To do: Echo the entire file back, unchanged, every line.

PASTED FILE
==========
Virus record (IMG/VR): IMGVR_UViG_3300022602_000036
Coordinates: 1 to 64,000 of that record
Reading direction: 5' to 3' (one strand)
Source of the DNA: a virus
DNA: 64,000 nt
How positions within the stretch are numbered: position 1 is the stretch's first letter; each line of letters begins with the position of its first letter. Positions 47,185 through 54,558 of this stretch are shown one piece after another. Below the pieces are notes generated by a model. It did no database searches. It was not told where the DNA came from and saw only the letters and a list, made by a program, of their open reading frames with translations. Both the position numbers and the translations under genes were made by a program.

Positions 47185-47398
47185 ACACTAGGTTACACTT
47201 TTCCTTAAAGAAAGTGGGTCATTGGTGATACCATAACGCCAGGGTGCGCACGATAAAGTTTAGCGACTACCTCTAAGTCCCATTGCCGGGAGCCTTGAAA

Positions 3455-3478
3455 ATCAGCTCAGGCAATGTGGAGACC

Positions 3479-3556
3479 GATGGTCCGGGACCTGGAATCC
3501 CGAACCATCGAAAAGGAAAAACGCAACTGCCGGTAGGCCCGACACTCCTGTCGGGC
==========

Virus record (IMG/VR): IMGVR_UViG_3300022602_000036
Coordinates: 1 to 64,000 of that record
Reading direction: 5' to 3' (one strand)
Source of the DNA: a virus
DNA: 64,000 nt
How positions within the stretch are numbered: position 1 is the stretch's first letter; each line of letters begins with the position of its first letter. Positions 47,185 through 54,558 of this stretch are shown one piece after another. Below the pieces are notes generated by a model. It did no database searches. It was not told where the DNA came from and saw only the letters and a list, made by a program, of their open reading frames with translations. Both the position numbers and the translations under genes were made by a program.

Positions 47185-47398
47185 ACACTAGGTTACACTT
47201 TTCCTTAAAGAAAGTGGGTCATTGGTGATACCATAACGCCAGGGTGCGCACGATAAAGTTTAGCGACTACCTCTAAGTCCCATTGCCGGGAGCCTTGAAA

Positions 3455-3478
3455 ATCAGCTCAGGCAATGTGGAGACC

Positions 3479-3556
3479 GATGGTCCGGGACCTGGAATCC
3501 CGAACCATCGAAAAGGAAAAACGCAACTGCCGGTAGGCCCGACACTCCTGTCGGGC